The members of the directing trio are known for their visual prowess but Cloud Atlas is a movie about juxtaposition. The art of editing is normally a seamless one — unless someone is really into the craft the cutting of a film is rarely a post-viewing talking point — but Cloud Atlas turns the editor into one of the cast members an obvious player who ties the film together with brilliant cross-cutting and overlapping dialogue. Timothy Cavendish the elderly publisher could be musing on his need to escape and the film will wander to the events of Sonmi~451 or the tortured music apprentice Robert Frobisher also feeling the impulse to run. The details of each world seep into one another but the real joy comes from watching each carefully selected scene fall into place. You never feel lost in Cloud Atlas even when Tykwer and the Wachowskis have infused three action sequences — a gritty car chase in the '70s a kinetic chase through Neo Seoul and a foot race through the forests of future millennia — into one extended set piece. This is a unified film with distinct parts echoing the themes of human interconnectivity.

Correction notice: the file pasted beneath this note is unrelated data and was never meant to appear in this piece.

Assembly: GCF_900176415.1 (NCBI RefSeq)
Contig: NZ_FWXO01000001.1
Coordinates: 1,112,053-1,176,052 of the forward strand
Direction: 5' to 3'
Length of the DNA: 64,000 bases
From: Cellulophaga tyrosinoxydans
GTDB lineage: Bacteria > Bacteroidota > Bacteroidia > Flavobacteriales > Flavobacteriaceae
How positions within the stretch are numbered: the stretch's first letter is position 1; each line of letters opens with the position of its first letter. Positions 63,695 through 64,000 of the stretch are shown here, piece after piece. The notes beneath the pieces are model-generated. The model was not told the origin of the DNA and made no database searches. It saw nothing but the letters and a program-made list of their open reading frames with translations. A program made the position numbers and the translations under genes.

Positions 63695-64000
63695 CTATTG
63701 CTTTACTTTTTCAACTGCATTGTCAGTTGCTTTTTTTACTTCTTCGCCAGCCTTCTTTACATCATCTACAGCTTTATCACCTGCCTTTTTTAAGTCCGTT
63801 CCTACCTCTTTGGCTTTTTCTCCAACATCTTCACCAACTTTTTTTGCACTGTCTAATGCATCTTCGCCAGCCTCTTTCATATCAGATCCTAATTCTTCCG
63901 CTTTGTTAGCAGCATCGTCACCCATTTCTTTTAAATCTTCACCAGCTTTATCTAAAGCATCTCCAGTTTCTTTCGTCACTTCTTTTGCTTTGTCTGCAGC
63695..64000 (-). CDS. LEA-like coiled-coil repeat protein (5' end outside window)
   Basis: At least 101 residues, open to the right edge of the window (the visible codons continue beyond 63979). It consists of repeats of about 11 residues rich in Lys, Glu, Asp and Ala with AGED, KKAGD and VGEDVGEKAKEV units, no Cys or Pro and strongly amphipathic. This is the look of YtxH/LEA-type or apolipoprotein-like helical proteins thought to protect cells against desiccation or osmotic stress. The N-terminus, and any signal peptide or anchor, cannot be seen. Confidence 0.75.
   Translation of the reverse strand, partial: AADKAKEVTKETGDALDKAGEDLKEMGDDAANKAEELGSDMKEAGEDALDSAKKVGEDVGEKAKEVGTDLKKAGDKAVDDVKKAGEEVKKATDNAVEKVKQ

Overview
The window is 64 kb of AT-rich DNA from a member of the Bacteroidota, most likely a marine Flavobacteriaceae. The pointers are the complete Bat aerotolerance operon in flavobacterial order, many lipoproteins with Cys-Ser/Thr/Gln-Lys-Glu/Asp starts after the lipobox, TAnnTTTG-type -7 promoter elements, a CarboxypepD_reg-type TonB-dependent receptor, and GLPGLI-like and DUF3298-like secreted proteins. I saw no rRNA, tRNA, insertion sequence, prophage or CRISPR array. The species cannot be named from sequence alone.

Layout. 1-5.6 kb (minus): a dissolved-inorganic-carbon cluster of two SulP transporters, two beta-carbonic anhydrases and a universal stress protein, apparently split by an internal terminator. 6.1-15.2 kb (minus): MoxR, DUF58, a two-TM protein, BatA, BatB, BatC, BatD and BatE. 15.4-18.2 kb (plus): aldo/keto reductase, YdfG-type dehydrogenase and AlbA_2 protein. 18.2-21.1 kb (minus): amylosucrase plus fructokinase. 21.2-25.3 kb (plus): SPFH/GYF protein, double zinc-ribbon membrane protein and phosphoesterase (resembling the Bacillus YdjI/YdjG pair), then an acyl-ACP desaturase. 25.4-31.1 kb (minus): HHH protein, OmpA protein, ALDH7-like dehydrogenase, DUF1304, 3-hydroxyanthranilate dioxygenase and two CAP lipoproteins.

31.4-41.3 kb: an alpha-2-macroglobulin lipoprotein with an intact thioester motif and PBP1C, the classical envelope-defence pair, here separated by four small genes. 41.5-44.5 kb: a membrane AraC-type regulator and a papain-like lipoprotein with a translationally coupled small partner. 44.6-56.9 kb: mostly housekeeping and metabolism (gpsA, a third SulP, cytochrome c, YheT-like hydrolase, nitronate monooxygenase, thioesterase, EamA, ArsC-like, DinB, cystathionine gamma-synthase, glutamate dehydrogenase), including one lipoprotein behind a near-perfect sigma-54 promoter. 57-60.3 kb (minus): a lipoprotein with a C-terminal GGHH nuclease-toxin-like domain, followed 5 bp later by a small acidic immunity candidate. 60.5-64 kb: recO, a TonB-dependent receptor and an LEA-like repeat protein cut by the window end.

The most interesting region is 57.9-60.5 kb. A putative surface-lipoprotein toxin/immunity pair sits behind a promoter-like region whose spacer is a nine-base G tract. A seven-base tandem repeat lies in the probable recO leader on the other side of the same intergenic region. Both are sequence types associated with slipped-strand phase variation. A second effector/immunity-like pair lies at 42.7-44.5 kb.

The biggest treat is watching Cloud Atlas' ensemble tackle the diverse array of characters sprinkled into the stories. No film in recent memory has afforded a cast this type of opportunity yet another form of juxtaposition that wows. Within a few seconds Tom Hanks will go from near-neanderthal to British gangster to wily 19th century doctor. Halle Berry Hugh Grant Jim Sturgess Jim Broadbent Ben Whishaw Hugo Weaving and Susan Sarandon play the same game taking on roles of different sexes races and the like. (Weaving as an evil nurse returning to his Priscilla Queen of the Desert cross-dressing roots is mind-blowing.) The cast's dedication to inhabiting their roles on every level helps us quickly understand the worlds. We know it's Halle Berry behind the fair skinned wife of the lunatic composer but she's never playing Halle Berry. Even when the actors are playing variations on themselves they're glowing with the film's overall epic feel. Jim Broadbent's wickedly funny modern segment a Tykwer creation that packs a particularly German sense of humor is on a smaller scale than the rest of the film but the actor never dials it down. Every story character and scene in Cloud Atlas commits to a style. That diversity keeps the swirling maelstrom of a movie in check.